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On Parenting
Posted at 07:00 AM ET, 12/19/2012

Parental denial a universal affliction

Of the many facts we will never learn regarding the Newtown shootings, one is the mindset of Nancy Lanza.


This handout image provided by ABC News, shows Nancy J. Lanza, mother of suspected mass shooter Adam Lanza at an unspecified time and place. (Handout - Getty Images)
We can assume that she had no idea how violent her son could become. It’s perhaps likely that she was, in some part at least, in denial.

If so, hers would have been an extreme form of what, it turns out, is an affliction suffered by most parents.

Last month, the University of Virginia’s Institute for Advanced Studies in Culture released survey results assessing the “Culture of American Families.” One of the results, based on interviews with thousands of parents nationwide, was that parents often delude themselves when it comes to their own children’s behavior.

For instance:

● Based upon parental reports, the average grade point average for high school students is between 3.15 and 3.24.Yet, according to national transcript data, the average high school grade point average is between 2.95 and 3.0.

● Based upon reports from parents of teenagers, only one in 10 children ever drinks alcohol. Yet, according to the U.S. Centers for Disease Control and Prevention, 72 percent of all high school students report having tried alcohol and 42 percent of them in the last 30 days.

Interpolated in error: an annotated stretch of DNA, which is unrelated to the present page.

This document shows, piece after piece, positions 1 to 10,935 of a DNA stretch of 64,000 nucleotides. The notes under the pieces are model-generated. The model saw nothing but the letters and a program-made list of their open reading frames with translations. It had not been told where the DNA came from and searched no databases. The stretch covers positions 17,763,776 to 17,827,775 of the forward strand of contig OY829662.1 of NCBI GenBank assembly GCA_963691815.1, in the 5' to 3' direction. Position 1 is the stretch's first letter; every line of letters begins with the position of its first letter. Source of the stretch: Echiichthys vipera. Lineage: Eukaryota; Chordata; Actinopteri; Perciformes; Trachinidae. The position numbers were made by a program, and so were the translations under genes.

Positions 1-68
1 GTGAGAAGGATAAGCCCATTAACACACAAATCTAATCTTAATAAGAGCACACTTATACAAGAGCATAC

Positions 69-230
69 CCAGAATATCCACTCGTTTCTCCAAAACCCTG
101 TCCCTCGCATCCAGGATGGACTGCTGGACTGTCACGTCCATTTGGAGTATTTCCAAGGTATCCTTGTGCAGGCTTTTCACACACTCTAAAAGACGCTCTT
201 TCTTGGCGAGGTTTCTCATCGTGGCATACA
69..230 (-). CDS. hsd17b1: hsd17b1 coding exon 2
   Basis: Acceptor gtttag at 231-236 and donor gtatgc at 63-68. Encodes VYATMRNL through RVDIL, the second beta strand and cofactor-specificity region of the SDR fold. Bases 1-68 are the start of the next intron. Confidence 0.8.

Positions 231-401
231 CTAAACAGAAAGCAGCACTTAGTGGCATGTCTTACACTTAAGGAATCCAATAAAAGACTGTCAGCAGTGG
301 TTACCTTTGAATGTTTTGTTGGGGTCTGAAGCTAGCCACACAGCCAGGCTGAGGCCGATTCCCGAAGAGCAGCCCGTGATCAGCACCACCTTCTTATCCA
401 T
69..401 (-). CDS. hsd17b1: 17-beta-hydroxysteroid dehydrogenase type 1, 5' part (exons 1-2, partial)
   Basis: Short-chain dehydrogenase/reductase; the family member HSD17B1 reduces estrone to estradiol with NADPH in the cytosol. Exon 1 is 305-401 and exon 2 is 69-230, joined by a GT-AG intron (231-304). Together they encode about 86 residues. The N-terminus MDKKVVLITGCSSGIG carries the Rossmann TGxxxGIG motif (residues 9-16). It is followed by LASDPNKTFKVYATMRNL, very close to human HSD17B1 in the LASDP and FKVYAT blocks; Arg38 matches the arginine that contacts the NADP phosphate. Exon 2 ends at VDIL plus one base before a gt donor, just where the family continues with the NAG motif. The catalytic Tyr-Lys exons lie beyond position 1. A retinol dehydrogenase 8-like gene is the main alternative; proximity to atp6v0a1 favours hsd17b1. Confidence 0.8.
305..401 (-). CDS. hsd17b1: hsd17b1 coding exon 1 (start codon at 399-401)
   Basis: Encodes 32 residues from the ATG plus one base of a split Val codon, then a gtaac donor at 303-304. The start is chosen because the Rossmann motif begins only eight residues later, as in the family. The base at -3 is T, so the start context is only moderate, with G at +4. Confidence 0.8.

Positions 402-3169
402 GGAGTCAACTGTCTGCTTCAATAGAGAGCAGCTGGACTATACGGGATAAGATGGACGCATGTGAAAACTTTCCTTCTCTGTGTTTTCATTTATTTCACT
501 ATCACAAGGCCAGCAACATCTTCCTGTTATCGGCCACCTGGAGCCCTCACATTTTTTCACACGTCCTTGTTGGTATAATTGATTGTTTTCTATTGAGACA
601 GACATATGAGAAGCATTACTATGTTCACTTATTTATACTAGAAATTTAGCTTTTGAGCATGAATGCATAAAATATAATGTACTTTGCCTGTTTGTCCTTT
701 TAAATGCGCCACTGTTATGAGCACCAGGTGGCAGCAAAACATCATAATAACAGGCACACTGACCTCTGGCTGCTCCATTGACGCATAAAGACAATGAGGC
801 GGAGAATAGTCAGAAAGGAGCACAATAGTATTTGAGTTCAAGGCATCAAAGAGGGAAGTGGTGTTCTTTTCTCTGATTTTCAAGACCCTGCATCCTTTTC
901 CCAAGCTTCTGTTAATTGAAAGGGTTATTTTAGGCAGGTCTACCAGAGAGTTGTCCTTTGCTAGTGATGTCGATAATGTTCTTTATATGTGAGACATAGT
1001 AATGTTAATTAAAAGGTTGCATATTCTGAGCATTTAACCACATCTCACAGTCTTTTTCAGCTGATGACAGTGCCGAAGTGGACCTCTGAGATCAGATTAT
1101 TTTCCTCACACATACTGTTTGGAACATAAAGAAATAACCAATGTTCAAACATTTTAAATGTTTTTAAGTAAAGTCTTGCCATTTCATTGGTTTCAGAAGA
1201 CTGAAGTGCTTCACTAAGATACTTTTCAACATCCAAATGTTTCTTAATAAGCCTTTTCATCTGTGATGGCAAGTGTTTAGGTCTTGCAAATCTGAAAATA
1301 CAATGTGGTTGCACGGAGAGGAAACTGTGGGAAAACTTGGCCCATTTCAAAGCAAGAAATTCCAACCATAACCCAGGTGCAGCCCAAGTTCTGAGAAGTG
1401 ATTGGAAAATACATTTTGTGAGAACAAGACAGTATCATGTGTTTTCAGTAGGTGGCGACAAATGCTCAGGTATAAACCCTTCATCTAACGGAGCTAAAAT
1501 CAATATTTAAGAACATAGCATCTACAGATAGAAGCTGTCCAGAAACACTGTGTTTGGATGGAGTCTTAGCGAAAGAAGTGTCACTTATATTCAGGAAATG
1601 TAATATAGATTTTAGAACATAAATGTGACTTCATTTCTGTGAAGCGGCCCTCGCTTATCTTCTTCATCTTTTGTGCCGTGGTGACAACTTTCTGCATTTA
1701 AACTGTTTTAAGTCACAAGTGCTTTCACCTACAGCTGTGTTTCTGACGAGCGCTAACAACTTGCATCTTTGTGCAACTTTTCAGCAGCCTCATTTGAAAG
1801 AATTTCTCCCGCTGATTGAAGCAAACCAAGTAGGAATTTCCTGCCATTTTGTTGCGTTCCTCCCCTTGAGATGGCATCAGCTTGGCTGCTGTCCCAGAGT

● Based upon parental reports, only about 17 percent of high school students are sexually active and 60 percent of have “definitely not” experienced sexual intercourse.

Yet, according to the CDC, 42 percent of all high school boys and 43 percent of all high school girls report having sex.

At the same time, another recent study by the Family Online Safety Institute revealed wide gaps between parental perceptions of their teen’s online usage and the teen’s own perceptions.

For instance, more than 90 percent of parents reported that they were well-informed about their teens’ online and cell phone activity.

Only about 20 percent of teens agreed.

“It may be that the biggest barrier to intervention with troubled kids or kids engaged in high-risk behavior is their parents,” researchers concluded in a commentary accompanying the Culture of American Families survey.

“Parents worry about all sorts of challenges to their children’s development and vitality, but they have difficulty admitting to their children’s problems, preferring more optimistic assessments of their own family.”

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By  |  07:00 AM ET, 12/19/2012

 
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